By this time, my heart rate had completely plummeted, and I basically trudged along at around 120 bpm, unable to make any harder efforts.  This situation is to be expected and is quite normal, but it meant I couldn’t make any pushes to get up a hill faster or anything like that.  If anyone had come along for me to race, it would have been a real stretch to pick up the pace to challenge him.  I had developed a few other issues after riding for that long.  I was coughing some stuff out of my chest (I assume just it was just from dust and general dry irritation), which wasn’t fun, and I was getting nauseous.  My abs were getting sore from the coughing and the dry heaves, which I didn’t talk to my crew about-- they obviously knew about the coughing as they could hear it on the radio.  Susan tried to get me to eat something, but I was less than enthusiastic about it, even yelling at her at one point to just “Leave me alone!”  I think I ate a Hammer bar somewhere in here, but I’m really not sure. That’s what I told Susan at any rate. I kept sipping the perpetuem, getting some calories in and hoping it would stay down, and I wondered if I’d be able to puke and keep riding at the same time.

In the dark it was hard to know exactly where on the course I was except when there was a major turn-- all of the turns after Marotiri Road are T’s, and they’re all lefts, so it’s pretty easy to navigate, even at night.  I eventually got to the turn to head back up Waihi hill, and I started to see a fair number of crew vehicles pass me, and park up  on the side of the road.  The Enduros must be coming.  I took a peek behind me and I could see a big pack of lights coming up in the distance.  About halfway up the hill, I got passed by a group of 10 or so riders, moving very fast-- the lead group of the 2-lappers. They passed on some encouragement and shortly disappeared.

I met with Susan and Dave at the top of the first stretch of hill and picked up some more water and electrolytes. By this time our comms had run out of charge, so we took it off to try and charge the head units back up.   It meant that I couldn’t tell them what I wanted without stopping, which for me, meant that I could make an excuse to stop pedalling while they fixed me something-- need water, wait for them to pour it, then carry on.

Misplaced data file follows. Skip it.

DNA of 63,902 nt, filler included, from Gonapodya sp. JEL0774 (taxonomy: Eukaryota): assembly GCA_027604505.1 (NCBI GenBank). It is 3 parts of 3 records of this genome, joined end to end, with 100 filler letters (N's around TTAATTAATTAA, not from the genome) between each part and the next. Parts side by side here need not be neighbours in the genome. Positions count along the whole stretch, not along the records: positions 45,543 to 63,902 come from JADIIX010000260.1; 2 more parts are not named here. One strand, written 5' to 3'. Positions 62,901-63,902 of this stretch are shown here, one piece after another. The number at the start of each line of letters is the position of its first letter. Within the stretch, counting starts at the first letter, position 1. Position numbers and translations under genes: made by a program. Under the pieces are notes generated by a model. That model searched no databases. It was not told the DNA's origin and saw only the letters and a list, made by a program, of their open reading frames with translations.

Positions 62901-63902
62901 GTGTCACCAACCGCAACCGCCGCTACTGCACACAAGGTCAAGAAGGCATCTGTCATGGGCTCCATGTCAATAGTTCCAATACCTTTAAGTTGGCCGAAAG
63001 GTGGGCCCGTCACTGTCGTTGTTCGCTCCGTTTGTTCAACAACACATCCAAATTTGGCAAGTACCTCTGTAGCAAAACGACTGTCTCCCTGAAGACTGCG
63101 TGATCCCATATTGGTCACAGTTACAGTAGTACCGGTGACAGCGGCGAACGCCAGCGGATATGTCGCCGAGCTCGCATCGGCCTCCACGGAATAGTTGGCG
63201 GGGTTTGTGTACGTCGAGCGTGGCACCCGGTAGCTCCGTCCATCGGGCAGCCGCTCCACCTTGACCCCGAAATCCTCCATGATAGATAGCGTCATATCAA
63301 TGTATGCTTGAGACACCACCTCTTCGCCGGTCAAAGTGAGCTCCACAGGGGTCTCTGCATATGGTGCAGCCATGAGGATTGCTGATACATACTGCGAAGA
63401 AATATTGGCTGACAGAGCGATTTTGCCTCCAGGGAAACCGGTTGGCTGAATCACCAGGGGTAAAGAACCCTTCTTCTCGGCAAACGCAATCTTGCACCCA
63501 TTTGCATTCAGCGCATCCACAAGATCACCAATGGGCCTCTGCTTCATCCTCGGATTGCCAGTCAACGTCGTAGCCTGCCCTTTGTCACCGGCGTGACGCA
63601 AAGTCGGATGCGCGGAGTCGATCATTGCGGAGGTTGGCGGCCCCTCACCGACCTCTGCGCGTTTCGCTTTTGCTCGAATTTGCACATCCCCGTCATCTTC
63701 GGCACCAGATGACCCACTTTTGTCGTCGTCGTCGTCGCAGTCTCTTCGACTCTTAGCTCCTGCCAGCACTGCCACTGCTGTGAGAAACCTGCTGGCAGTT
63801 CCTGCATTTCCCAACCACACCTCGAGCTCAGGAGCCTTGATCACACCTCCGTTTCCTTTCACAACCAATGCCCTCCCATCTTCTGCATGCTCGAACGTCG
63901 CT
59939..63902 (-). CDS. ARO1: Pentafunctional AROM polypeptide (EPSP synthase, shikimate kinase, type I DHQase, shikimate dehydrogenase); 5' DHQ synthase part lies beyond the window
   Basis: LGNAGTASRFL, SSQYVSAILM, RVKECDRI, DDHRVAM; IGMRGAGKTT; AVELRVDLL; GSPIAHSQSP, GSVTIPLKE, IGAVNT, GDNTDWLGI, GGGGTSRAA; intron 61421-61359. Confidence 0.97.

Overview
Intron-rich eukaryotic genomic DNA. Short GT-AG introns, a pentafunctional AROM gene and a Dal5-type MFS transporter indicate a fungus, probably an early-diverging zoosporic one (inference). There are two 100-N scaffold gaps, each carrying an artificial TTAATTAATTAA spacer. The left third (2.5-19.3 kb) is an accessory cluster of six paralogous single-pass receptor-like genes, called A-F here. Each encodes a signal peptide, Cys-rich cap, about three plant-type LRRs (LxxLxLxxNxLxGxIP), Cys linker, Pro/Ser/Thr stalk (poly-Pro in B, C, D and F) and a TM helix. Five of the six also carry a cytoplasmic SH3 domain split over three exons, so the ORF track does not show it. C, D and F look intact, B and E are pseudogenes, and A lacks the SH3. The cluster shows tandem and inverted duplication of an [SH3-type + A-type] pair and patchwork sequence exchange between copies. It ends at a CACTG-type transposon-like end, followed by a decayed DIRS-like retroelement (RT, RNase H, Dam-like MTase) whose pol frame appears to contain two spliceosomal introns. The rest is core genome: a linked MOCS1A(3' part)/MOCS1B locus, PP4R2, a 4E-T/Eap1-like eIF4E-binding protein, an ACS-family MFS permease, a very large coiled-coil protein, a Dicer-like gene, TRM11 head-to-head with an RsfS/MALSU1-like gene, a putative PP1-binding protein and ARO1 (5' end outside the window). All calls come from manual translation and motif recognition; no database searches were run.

Somewhere on the back section, one of my rear lights came loose and fell off, but I couldn’t be bothered looking for it-- and not long after, my headlamp popped off.  The overcap meant it wasn’t sitting like I normally had it, and I had neither had nor taken the time to cut holes in it to secure the light properly. I borrowed one of the crew ones and continued. I had never ridden with it, and in my state was having trouble getting it to point where I wanted.  I also convinced myself it was very heavy (it’s no heavier than the one I lost) and that it was because of the headlamp that my helmet wouldn’t stay in the right place (It probably hadn’t moved or shifted) and that’s why my neck was sore (It couldn’t have possibly have been the previous 16 hours of riding; it HAD to be the headlamp.).  I eventually stopped and gave it back, figuring I could use the backlight on my my computer if I needed any information, and that it would be light in a couple of hours anyway.